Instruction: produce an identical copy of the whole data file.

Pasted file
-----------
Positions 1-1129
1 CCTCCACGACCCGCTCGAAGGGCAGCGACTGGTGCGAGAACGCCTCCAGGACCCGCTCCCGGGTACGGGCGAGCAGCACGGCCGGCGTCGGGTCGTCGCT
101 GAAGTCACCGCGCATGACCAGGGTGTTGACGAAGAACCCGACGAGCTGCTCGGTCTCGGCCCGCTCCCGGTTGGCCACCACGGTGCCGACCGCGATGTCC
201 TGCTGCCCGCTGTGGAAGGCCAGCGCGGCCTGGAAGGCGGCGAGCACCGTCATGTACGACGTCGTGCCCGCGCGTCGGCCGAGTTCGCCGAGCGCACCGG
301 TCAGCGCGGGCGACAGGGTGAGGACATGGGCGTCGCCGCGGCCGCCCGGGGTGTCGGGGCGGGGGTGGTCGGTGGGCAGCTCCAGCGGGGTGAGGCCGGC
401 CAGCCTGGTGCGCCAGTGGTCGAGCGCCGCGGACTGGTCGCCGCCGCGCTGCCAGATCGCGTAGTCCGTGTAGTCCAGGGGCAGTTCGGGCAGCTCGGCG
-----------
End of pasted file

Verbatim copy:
Positions 1-1129
1 CCTCCACGACCCGCTCGAAGGGCAGCGACTGGTGCGAGAACGCCTCCAGGACCCGCTCCCGGGTACGGGCGAGCAGCACGGCCGGCGTCGGGTCGTCGCT
101 GAAGTCACCGCGCATGACCAGGGTGTTGACGAAGAACCCGACGAGCTGCTCGGTCTCGGCCCGCTCCCGGTTGGCCACCACGGTGCCGACCGCGATGTCC
201 TGCTGCCCGCTGTGGAAGGCCAGCGCGGCCTGGAAGGCGGCGAGCACCGTCATGTACGACGTCGTGCCCGCGCGTCGGCCGAGTTCGCCGAGCGCACCGG
301 TCAGCGCGGGCGACAGGGTGAGGACATGGGCGTCGCCGCGGCCGCCCGGGGTGTCGGGGCGGGGGTGGTCGGTGGGCAGCTCCAGCGGGGTGAGGCCGGC
401 CAGCCTGGTGCGCCAGTGGTCGAGCGCCGCGGACTGGTCGCCGCCGCGCTGCCAGATCGCGTAGTCCGTGTAGTCCAGGGGCAGTTCGGGCAGCTCGGCG